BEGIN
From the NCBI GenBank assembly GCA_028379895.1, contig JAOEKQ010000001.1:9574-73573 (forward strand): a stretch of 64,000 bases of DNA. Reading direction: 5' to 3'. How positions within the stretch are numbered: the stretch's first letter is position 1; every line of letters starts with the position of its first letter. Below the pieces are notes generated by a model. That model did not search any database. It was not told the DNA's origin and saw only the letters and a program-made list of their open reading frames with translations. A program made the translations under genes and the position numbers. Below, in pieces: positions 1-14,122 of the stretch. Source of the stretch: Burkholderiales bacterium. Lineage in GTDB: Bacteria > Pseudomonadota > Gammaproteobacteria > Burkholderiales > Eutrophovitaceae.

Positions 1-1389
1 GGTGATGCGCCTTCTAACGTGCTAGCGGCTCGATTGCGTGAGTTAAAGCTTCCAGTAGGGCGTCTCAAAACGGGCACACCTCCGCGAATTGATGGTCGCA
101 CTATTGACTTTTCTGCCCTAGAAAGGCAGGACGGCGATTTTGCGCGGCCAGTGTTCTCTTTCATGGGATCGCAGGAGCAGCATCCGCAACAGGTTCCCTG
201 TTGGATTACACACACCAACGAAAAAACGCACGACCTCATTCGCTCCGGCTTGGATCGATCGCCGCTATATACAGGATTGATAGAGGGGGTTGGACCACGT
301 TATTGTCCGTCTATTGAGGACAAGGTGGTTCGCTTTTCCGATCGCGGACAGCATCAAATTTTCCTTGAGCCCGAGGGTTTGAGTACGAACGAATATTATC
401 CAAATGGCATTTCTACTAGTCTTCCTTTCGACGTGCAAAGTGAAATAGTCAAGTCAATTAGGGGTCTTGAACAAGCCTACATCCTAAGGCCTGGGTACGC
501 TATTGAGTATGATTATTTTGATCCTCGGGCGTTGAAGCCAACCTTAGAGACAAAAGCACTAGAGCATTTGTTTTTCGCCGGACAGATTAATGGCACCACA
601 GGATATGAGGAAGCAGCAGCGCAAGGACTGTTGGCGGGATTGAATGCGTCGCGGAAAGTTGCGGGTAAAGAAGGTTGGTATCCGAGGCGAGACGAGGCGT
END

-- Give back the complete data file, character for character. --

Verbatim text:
From the NCBI GenBank assembly GCA_028379895.1, contig JAOEKQ010000001.1:9574-73573 (forward strand): a stretch of 64,000 bases of DNA. Reading direction: 5' to 3'. How positions within the stretch are numbered: the stretch's first letter is position 1; every line of letters starts with the position of its first letter. Below the pieces are notes generated by a model. That model did not search any database. It was not told the DNA's origin and saw only the letters and a program-made list of their open reading frames with translations. A program made the translations under genes and the position numbers. Below, in pieces: positions 1-14,122 of the stretch. Source of the stretch: Burkholderiales bacterium. Lineage in GTDB: Bacteria > Pseudomonadota > Gammaproteobacteria > Burkholderiales > Eutrophovitaceae.

Positions 1-1389
1 GGTGATGCGCCTTCTAACGTGCTAGCGGCTCGATTGCGTGAGTTAAAGCTTCCAGTAGGGCGTCTCAAAACGGGCACACCTCCGCGAATTGATGGTCGCA
101 CTATTGACTTTTCTGCCCTAGAAAGGCAGGACGGCGATTTTGCGCGGCCAGTGTTCTCTTTCATGGGATCGCAGGAGCAGCATCCGCAACAGGTTCCCTG
201 TTGGATTACACACACCAACGAAAAAACGCACGACCTCATTCGCTCCGGCTTGGATCGATCGCCGCTATATACAGGATTGATAGAGGGGGTTGGACCACGT
301 TATTGTCCGTCTATTGAGGACAAGGTGGTTCGCTTTTCCGATCGCGGACAGCATCAAATTTTCCTTGAGCCCGAGGGTTTGAGTACGAACGAATATTATC
401 CAAATGGCATTTCTACTAGTCTTCCTTTCGACGTGCAAAGTGAAATAGTCAAGTCAATTAGGGGTCTTGAACAAGCCTACATCCTAAGGCCTGGGTACGC
501 TATTGAGTATGATTATTTTGATCCTCGGGCGTTGAAGCCAACCTTAGAGACAAAAGCACTAGAGCATTTGTTTTTCGCCGGACAGATTAATGGCACCACA
601 GGATATGAGGAAGCAGCAGCGCAAGGACTGTTGGCGGGATTGAATGCGTCGCGGAAAGTTGCGGGTAAAGAAGGTTGGTATCCGAGGCGAGACGAGGCGT